public function message()
{
    return 'The :attribute must be 12–30 characters, and include a number, a symbol, a lower and a upper case letter';
}

Testing the rule

Since we’re good developers, we should write a test to confirm that the rule behaves as expected. Fortunately, the validator helper makes this a breeze:

/\*\* @test \*/
public function a\_password\_can\_be\_validated()
{
    $rule = ['password' => [new App\Rules\StrongPassword]];

    $this->assertFalse(validator(['password' => '1'], $rule)->passes());

    $this->assertFalse(validator(['password' => '1#'], $rule)->passes());

    $this->assertFalse(validator(['password' => 'a1#'], $rule)->passes());

    $this->assertFalse(validator(['password' => 'aB1#'], $rule)->passes());

    $this->assertFalse(validator(['password' => 'Ertbyrt123#'], $rule)->passes());

    $this->assertTrue(validator(['password' => 'Ertbyrt1234#'], $rule)->passes());

}

Wrapping Up

We now have a reusable validation rule to ensure that users supply a strong password when we require it. We also respond with a suitable error message when the check fails, and we have a test to ensure that rule works correctly.

You can see the complete class and pull it into your projects by visiting the repo on Github: https://github.com/alphametric/laravel-validation-rules

As I mentioned at the beginning, I have additional validation rules that I intend to share with you, so be sure to follow me for those articles. If you’re interested, you can also follow me on Twitter to see everything I’m up to.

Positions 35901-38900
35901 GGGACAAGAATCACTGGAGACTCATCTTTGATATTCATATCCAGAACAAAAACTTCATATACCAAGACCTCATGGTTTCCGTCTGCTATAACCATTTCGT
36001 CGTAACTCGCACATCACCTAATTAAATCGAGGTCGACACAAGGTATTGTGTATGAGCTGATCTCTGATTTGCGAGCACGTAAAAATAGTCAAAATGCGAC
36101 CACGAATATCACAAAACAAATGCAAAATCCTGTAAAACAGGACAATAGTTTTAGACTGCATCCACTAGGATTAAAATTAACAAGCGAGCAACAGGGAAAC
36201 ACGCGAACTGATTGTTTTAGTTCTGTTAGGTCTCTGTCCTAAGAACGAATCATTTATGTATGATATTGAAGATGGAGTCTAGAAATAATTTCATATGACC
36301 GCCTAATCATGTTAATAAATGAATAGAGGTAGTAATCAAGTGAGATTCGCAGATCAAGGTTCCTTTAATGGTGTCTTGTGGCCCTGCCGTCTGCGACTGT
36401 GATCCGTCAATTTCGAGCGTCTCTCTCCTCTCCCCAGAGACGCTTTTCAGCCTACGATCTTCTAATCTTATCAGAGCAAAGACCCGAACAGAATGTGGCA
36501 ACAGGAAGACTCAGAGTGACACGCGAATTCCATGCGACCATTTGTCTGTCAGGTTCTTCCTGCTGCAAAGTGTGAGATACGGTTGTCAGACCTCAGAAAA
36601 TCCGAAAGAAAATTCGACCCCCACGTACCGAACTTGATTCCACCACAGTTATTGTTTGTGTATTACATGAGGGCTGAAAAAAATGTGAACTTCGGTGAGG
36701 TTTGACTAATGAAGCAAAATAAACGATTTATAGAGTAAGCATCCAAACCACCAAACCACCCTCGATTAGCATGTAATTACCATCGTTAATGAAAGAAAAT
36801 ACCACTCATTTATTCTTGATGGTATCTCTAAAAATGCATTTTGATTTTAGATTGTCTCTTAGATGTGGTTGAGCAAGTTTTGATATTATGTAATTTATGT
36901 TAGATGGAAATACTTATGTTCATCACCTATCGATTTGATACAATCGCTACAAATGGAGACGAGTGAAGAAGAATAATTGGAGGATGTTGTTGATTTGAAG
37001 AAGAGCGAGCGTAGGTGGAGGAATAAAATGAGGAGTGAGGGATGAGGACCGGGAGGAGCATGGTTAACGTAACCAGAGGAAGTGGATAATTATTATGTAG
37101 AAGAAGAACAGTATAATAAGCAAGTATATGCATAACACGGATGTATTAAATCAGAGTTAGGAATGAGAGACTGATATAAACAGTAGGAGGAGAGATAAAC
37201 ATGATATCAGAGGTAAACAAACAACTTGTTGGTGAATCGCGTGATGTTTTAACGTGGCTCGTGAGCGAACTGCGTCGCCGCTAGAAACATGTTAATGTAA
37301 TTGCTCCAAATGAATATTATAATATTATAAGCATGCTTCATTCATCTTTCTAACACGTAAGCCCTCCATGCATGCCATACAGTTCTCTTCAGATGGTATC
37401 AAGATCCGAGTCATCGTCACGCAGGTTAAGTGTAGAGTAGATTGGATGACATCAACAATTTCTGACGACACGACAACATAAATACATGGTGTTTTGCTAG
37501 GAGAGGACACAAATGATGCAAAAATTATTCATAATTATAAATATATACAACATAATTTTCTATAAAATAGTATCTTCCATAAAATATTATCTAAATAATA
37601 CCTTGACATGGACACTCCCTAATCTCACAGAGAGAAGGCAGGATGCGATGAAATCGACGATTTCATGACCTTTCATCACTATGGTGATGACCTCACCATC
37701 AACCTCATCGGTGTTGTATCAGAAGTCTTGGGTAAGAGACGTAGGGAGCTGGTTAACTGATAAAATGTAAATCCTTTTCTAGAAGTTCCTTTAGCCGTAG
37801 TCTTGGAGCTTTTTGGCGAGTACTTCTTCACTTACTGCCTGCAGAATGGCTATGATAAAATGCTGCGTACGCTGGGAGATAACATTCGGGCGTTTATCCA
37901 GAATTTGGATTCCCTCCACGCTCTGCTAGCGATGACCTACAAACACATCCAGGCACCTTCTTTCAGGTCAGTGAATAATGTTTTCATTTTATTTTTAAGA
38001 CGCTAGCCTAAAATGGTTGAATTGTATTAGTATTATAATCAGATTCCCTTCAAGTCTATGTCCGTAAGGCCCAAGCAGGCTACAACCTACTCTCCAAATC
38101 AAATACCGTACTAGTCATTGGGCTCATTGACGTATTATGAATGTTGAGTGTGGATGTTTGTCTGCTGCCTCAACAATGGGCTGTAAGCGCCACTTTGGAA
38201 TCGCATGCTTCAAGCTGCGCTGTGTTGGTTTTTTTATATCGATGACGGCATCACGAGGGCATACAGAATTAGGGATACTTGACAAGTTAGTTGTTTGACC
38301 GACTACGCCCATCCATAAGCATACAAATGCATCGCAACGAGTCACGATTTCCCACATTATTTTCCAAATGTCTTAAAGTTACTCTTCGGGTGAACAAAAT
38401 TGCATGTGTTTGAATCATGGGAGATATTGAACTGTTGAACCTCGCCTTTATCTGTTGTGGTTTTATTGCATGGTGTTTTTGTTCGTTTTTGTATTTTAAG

Happy coding!

Posted on Mar 20 '19 by:

mattkingshott profile

Matt Kingshott 👨🏻‍💻

@mattkingshott

Founder. Developer. Writer. Lunatic. Created Pulse, IodineJS, Axiom, and more. #PHP #Laravel #Vue #TailwindCSS

Discussion

markdown guide
 

Actually, the Bcrypt algorithm supports up to 72 bytes(at least in the original implementation). You should set it to that. In my opinion you shouldn't be enforcing anything else other than a minimum length.

You don't have to set a maximimum length for the password, even if Bcrypt truncates at 72 characters. It trims any bytes after 72. You could for performance reasons to have the maximum length set.

Having stricter password rules can help attackers make more educated guesses on what the password may be. I advice against password rules like this.

While Bcrypt has been around for a lot longer, theoretically Scrypt and Argon2 are computationally more resistant to attacks, and is now recommended by cryptography experts.

Also, Argon2 doesn't have a character limit as far as I know.

On a note, I suggest you recommend password managers(KeePassXC, BitWarden) and diceware passphrases during the process of signing up/in.

Optionally, you should check if the provided password(s) have been PWNED! here. BUT LET THE INDIVIDUAL OPT-IN TO CHECK. DO NOT DO THIS WITHOUT CONSENT.

 

Thanks for the reply.

There's some interesting details here. I'm going to look into it some more...